Saturday, May 28, 2016

Eisenheim the Illusionist - Steven Millhauser

“All agreed it was a sign of the times; and as precise memories faded, and the everyday world of coffee cups, doctor’s visits, and war rumors returned, a secret relief penetrated the souls of the faithful, who knew that the Master had passed safely out of the crumbling world order of history into the indestructible realm of mystery and dream”.

I loved this sentence. I didn’t find its beauty until returning to the story after putting it down for several months. I wonder how long Millhauser thought over the words in the sentence. You often hear about authors that have the ability to spit sentences out onto the page almost effortlessly….and then there are others that labor through revision after revision after revision.

I was happy to find this sentence because I had a difficult time with this story. It just never grabbed me. I see that Millhauser is quite accomplished (the whole Pulitzer thing and the movie made out of this story) and his Facebook page is filled with beautiful passages from his work.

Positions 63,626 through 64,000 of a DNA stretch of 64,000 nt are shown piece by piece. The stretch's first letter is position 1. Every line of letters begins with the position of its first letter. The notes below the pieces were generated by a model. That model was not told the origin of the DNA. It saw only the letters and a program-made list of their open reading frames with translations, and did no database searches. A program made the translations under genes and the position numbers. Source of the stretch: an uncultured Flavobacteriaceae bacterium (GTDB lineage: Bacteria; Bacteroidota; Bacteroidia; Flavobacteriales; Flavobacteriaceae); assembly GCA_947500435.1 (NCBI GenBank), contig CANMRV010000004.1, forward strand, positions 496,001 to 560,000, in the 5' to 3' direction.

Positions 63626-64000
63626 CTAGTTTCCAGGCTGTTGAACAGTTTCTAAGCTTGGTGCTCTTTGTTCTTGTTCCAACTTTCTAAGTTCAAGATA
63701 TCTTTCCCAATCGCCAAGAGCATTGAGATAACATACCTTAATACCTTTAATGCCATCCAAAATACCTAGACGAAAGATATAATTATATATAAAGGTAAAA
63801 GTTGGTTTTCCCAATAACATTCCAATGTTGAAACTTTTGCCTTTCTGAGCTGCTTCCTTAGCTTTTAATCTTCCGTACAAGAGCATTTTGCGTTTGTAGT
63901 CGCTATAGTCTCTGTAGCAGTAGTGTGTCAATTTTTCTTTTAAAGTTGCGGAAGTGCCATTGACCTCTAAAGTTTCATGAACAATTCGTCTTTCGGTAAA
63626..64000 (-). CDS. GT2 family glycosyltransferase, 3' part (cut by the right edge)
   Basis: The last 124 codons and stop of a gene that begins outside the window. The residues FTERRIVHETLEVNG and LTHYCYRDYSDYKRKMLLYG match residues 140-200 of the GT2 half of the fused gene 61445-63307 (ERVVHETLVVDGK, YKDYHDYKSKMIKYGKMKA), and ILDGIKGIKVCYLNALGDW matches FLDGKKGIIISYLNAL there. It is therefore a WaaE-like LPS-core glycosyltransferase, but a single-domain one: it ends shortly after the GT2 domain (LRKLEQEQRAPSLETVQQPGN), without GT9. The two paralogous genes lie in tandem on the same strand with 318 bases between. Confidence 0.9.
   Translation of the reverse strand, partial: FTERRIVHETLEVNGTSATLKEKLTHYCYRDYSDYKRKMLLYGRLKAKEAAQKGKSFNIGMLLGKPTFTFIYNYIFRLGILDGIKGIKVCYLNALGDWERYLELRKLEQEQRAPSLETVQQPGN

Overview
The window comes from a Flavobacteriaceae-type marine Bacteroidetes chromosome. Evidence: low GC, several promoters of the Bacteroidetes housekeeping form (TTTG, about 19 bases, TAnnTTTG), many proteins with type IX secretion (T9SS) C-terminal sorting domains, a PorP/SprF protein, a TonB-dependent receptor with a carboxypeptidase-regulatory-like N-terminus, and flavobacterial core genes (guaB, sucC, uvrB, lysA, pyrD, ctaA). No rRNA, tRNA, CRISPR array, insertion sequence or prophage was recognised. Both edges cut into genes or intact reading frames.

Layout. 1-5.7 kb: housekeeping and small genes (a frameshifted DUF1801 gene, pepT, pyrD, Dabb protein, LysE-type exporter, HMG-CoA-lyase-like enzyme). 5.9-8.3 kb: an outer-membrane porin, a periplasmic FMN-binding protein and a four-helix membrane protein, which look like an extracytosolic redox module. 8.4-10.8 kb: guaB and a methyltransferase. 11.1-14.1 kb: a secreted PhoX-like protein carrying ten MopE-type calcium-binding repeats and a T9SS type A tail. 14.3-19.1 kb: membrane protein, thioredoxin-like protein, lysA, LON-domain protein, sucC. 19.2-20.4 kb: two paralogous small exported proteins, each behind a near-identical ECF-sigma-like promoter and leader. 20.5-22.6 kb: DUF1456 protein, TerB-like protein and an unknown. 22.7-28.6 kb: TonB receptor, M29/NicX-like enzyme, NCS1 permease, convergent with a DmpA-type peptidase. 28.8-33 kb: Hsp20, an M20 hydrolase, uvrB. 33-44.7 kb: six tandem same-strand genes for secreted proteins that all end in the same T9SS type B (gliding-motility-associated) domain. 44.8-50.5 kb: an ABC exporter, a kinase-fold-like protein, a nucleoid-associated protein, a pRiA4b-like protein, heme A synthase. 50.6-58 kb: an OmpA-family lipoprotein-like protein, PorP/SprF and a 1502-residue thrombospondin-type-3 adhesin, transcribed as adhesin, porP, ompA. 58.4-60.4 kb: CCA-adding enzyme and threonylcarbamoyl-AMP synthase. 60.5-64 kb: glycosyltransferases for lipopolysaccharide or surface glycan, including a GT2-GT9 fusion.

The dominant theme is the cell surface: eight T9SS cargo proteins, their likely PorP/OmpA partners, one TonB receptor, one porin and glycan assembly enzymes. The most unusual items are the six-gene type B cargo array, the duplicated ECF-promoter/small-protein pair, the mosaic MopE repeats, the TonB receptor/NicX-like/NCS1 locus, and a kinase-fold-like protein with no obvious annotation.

I am still suffering through the transitions of stages of my life. I use the word suffering not in a negative way.

We are well beyond the “interruptions that last June brought and we have settled into our lives with a familiar routine.

And the routine is what gives us comfort.

It’s funny…I look over some of my older posts and sometimes I can’t recognize my writing. I remember the stories but my commentary on my life or on the story and the author seem so unlike me.  

I need to set these readings and writings up as assignments. I’ll have to schedule them on my calendar.

I started BASS 1990 back on September 11, 2013 – that was 2 years 8 months and 17 days ago.
I posted my last entry "Nothing to Ask For" 1 year and 9 days ago.

On some mornings I stand in the shower- joints and bones aching, muscles sore from the run and think about these stories and me not reading them. Such a simple exercise.


I’ve ramped up my running now it’s time to ramp up my reading. My body needs it and more importantly my mind needs it.

And as I learned from reading Proust, readings of books and stories take on different meanings depending on when and where they are read. 

So Mr. Millhauser – apologies for not diving into your story deeper – perhaps your story will be the one that pushes me back into this game. 

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